My View: Why I’m running for city council

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City council candidate Mo Seifeldein (Courtesy Photo)
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By Mo Seifeldein

Alexandria, energy is contagious and our leaders, in their least effective form, should serve as a symbol of hope. The national energy can trickle downstream and infect us unwittingly in these challenging times. However, as gatekeepers in Alexandria, we can collectively
come together and refine negative energy into a positive one. My name is Mo Seifeldein,
and I’m a first-time candidate for Alexandria City Council.

Before I tell you why I’m running for city council and ask you to vote for me in the Democratic primary on June 12, I would like to tell you about my journey and the obstacles I overcame to become an attorney, mentor and small business owner. I was born in Sudan – I came to the United States at a young age, leaving behind a country ravaged by war, drought and economic instability.

America was and is still the land of opportunity. After my sixteenth birthday, I started working at a fast food restaurant alongside my siblings and mother to make ends meet. I worked and put myself through college and law school, which involved the help of many unsung Virginia public school teachers.

I grew up valuing community services and devoted myself to giving back to others; it is a debt that I owe. After a brief externship championing human rights at The Hague, I returned home to put my law degree to use in support of the community. I worked as a court-appointed attorney for clients who could not afford to pay for legal representation. I volunteered to prosecute unfair billing practices, recovered unpaid wages and protected clients from creditors. I have mentored students through the T.C. Williams senior internship program. I served as an election observer with the DNC and served as an election officer with the city.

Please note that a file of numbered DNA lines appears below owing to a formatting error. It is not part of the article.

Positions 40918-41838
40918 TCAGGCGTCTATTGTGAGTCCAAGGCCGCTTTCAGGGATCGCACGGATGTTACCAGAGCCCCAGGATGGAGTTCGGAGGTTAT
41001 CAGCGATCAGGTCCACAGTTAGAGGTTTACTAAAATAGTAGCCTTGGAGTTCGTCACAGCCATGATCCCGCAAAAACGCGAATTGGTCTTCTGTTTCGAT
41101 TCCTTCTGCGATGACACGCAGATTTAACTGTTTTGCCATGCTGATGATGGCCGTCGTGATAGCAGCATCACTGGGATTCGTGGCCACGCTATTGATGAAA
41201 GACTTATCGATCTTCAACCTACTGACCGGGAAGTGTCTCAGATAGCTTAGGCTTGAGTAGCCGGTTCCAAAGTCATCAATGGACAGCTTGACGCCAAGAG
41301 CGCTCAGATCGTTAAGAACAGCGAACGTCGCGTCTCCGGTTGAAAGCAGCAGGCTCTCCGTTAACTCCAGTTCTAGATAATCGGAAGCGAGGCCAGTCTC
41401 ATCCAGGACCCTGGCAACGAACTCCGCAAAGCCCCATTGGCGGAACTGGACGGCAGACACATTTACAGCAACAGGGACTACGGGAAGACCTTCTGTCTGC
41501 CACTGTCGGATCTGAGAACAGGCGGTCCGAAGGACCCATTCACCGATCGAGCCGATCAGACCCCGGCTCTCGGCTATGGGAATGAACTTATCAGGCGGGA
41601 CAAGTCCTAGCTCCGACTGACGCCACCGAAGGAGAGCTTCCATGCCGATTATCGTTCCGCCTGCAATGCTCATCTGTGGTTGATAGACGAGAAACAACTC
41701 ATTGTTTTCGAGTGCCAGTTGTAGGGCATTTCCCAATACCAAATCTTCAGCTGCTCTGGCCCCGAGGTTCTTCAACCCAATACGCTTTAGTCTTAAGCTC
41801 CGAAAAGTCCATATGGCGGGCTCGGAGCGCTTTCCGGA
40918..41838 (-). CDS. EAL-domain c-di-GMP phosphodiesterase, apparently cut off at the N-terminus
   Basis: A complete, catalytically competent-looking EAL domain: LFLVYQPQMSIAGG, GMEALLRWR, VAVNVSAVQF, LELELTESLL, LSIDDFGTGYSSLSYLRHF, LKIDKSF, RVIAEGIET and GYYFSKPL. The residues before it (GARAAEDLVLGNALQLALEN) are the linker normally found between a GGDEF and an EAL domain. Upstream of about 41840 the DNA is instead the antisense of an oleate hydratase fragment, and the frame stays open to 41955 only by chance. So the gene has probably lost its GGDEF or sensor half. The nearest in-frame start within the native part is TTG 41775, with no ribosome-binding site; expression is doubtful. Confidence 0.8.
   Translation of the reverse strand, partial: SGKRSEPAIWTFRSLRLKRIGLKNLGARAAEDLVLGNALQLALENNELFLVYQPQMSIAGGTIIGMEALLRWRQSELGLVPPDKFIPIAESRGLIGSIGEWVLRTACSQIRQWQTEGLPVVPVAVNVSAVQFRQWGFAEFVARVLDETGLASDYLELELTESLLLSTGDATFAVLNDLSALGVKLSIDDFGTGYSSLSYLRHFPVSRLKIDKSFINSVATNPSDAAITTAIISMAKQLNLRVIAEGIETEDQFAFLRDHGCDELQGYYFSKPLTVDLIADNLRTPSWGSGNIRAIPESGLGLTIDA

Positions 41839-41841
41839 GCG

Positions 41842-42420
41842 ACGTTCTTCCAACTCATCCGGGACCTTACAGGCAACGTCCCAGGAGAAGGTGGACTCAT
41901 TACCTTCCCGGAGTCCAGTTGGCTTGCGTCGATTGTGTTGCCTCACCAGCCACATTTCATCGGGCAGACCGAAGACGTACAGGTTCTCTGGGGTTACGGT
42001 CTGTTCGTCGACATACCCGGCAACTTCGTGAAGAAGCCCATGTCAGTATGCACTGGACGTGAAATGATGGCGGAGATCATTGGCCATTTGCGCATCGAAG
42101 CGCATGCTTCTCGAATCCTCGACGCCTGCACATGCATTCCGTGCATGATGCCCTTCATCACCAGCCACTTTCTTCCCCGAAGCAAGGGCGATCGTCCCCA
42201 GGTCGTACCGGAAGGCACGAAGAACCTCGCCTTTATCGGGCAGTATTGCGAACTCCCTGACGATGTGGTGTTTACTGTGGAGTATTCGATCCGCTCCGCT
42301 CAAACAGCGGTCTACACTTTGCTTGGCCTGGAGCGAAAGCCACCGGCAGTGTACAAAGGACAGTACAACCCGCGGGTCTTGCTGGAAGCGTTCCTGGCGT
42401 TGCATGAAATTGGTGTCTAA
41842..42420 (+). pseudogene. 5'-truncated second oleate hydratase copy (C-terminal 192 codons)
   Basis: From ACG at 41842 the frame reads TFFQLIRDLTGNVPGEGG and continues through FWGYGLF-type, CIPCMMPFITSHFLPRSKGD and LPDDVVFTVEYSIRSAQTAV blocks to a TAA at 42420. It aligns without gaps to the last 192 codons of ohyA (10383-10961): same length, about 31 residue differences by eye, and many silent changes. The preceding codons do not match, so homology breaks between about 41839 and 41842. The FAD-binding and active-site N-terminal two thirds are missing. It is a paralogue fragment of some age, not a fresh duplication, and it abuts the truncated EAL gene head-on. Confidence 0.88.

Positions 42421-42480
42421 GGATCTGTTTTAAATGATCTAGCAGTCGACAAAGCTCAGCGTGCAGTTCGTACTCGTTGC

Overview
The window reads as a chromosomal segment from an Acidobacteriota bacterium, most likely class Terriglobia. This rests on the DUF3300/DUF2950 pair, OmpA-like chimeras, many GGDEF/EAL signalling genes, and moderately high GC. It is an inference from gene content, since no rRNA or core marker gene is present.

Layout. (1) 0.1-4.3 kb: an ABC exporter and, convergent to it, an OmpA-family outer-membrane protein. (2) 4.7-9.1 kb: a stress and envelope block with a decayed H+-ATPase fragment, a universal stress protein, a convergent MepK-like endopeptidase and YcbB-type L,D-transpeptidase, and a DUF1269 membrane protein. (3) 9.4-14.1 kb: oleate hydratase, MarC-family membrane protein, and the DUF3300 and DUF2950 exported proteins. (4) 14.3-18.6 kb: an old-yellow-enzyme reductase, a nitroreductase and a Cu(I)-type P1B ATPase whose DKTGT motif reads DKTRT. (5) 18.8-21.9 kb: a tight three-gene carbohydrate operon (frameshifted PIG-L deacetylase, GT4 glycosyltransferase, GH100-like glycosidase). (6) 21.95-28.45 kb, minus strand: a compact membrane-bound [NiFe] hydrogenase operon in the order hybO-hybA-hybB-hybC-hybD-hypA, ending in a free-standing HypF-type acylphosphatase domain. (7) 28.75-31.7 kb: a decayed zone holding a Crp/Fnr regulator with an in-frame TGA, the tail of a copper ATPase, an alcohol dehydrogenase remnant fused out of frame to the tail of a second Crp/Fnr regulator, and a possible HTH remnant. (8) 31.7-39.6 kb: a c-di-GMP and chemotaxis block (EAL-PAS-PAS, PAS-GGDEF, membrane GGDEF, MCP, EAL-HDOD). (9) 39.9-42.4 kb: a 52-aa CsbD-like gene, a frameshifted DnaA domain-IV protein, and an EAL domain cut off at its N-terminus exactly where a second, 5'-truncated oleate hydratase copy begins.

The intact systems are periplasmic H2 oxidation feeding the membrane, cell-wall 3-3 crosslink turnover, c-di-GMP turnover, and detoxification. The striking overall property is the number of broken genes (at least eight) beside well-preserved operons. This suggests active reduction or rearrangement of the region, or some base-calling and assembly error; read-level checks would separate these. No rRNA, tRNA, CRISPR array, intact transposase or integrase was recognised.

I’m running to bring meaningful change to the city and restore the public’s confidence in our ability to tackle the hard issues. I have taken a pledge not to take donations from developers and corporations — and I publicly invited all city council candidates to join me in taking that pledge.

The long-term interest of the city is far more important than the short-sighted approach to build and build. Development is inevitable, but it must be done responsibly and proportionately to our resources. That is why I will fight to ensure that the environment and residents’ property rights are protected from irresponsible developers.

I will fight to make sure that the city’s future plans substantially account for emerging technologies and industries — we must provide the resources to execute the fast transit lanes. The city and region should explore tunnels as an option. I want to make sure that our transportation vehicles are electric and environmentally friendly. I will fight to make sure that our schools have the resources they need in order to prepare our children for a digitally based market.

The poverty rate in the city has increased since 2013, and it is no surprise that the majority of public school children are eligible for free and reduced meals. I will fight to balance these inequities and serve all of our residents. I will fight to make sure that our aging adults’ services are protected and our health department is adequately resourced. I will tackle the issue of affordable housing and protect resolution 830.

I know that this is a tall order, but Alexandria is blessed with well-educated and resourceful residents. Together we can bring meaningful change. I’m counting on your support on June 12.

The writer is a Democratic candidate for Alexandria City Council.

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